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Umberto Marengo

Umberto Marengo is a strategy consultant at The Boston Consulting Group in the Rome/Milan office and also Associate Fellow in international political economy at the Institute for International Affairs in Rome.

Prior to joining BCG, Umberto co-founded Quorum, a consultancy start-up that designs policy scenarios and market research. He also worked for the European Commission in Washington, D.C. and for The European House – Ambrosetti, a think tank & management consulting firm.

Umberto holds a PhD in International Political Economy (International Relations) from the University of Cambridge and an MA from the University of Bologna.

In 2013, the European Union and the United States launched negotiations for a comprehensive trade agreement (the Transatlantic Trade and Investment Partnership, TTIP). TTIP’s objective is to facilitate market access for goods and services across the Atlantic by cutting tariffs and trade restrictions (like the Buy American Act), harmonizing regulatory standards, and setting common trade rules, including on custom policies and protected geographical indications. The agreement is negotiated in a difficult situation. Europe’s weight in the global economy is declining, whereas the US has recovered from the crisis and is striking a parallel deal with the ASEAN countries in the Far East. Europe’s economic prosperity depends on trade more than that any other region’s in the world. International trade (import and export) accounts for 87% of EU GDP (against 30% in the US, and 50% in China). But what TTIP is about is the future, not the present. This is the last opportunity for the EU and the US to set the production, environmental, investor and consumer standards for the global economy.

Europe’s politics and the debate about the future shape of the Union dominated the 2014 campaign season for the European Parliament. As a result, the line between domestic and European politics has blurred or even disappeared and it has become clear that party politics at EU level will transform the functioning of European institutions in the coming years. The three main European political parties have already launched frontline candidates for the Commission presidency and committed to supporting them in the European Council and Parliament. Nevertheless, the coming post-electoral wrangling for key EU positions will reflect the strengths and weaknesses of national heads of governments and their respective countries. In France, the ballot count put the establishment in a state of …

The war in Syria dominated media and diplomatic attention at the G20 in early September in St. Petersburg. At the actual summit, however, the agenda covered mainly macroeconomic and financial issues. Inaugurated in 1999 as a meeting of finance ministers from developed countries and emerging economies, the G20 has turned into a top-level summit coordinating the global response to the financial crisis after the collapse of Lehman Brothers in 2008. The G20 summits in Washington (2008), London and Pittsburgh (2009) re-financed the IMF ($500 billion), and established the Financial Stability Board to stabilise the banking system and derivatives markets. More difficult and less successful were the concerted efforts, from 2010 onwards, to couple fiscal austerity with structural adjustments between trade surplus countries (exporters such as China and Germany) and trade deficit countries (importers such as the US and Italy).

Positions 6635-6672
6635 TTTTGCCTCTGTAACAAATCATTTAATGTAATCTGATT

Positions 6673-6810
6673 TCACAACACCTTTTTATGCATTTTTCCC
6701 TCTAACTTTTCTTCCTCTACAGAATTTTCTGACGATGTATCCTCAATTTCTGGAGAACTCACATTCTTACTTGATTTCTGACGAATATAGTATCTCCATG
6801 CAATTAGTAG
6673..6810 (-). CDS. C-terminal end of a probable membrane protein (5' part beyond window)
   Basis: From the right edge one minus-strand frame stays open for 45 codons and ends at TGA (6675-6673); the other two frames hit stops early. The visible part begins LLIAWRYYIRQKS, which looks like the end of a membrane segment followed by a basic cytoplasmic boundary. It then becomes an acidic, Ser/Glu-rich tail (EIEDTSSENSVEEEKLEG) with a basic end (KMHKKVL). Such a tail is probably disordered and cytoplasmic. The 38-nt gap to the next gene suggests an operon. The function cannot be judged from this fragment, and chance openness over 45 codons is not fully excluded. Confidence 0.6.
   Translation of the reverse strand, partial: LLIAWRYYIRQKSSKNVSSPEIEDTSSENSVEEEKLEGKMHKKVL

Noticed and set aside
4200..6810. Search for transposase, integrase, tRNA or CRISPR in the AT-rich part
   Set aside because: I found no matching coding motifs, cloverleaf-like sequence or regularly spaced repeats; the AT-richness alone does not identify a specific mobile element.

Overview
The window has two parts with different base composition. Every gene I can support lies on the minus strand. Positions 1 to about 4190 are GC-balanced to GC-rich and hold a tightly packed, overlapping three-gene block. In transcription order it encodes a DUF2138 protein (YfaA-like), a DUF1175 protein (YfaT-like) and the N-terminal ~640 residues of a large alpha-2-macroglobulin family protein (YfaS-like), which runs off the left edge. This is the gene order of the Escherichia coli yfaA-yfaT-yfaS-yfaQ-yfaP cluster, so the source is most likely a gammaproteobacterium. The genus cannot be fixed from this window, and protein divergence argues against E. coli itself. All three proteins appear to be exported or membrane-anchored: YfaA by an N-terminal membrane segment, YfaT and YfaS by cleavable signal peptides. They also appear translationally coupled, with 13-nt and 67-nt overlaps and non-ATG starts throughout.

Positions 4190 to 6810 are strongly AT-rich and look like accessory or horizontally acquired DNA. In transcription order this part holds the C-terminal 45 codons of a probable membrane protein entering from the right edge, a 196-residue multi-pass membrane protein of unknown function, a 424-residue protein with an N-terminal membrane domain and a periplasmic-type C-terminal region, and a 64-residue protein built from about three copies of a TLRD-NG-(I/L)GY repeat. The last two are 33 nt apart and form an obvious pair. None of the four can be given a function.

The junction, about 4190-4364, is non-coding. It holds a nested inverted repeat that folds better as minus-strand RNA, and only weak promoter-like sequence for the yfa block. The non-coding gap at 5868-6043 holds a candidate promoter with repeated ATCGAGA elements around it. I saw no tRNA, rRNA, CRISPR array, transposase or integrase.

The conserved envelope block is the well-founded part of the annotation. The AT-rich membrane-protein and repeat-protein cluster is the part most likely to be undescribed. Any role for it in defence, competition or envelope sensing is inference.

The general election has put the Italian Left in a state of shock. In December, the coalition led by Pierluigi Bersani had a fifteen points lead in the polls, while more than three million people turned up to vote in the leadership primary election. But last week’s election made that seem a long time ago. The final vote produced a new political reality: a hung parliament and the bitterest defeat for the Left in 20 years. The vote spelled frustration at a whole generation of politicians. The parties which stood for parliament in 2008 collectively lost roughly 13 million votes. The centre-right parties lost more than half of their votes (about nine millions), even though Berlusconi managed a spectacular comeback by leading an unapologetic campaign. It proves that he can still dominate the debate. Mario Monti’s centrist coalition intercepted a further 2.5 million votes, mainly from the centre-right. The Democratic Party, meanwhile, lost 3.5 million votes compared to the last election, which also resulted in defeat. After months of successes in local elections and in the polls, the party portrayed itself as the only responsible force in a country in disarray. But just like Neil Kinnock in 1992, Bersani took the victory for granted. He ran a political campaign where the main objective seemed to reassure the party militants that a victory was finally at hand.

When an economic crisis combines high youth unemployment and an impoverished middle class, there is a real risk of a rise in right-wing extremism. But the left/right divide does not always help to understand European populism. The Italian case is a particularly interesting one. After Berlusconi resigned in disgrace, the main two parties (Berlusconi’s People of Freedom-PDL and the centre-left Democratic Party-PD) were left with no choice but to support a ‘truce government’ of non-politicians and technocrats, led by Mario Monti. This unlikely arrangement froze the parliamentary majority.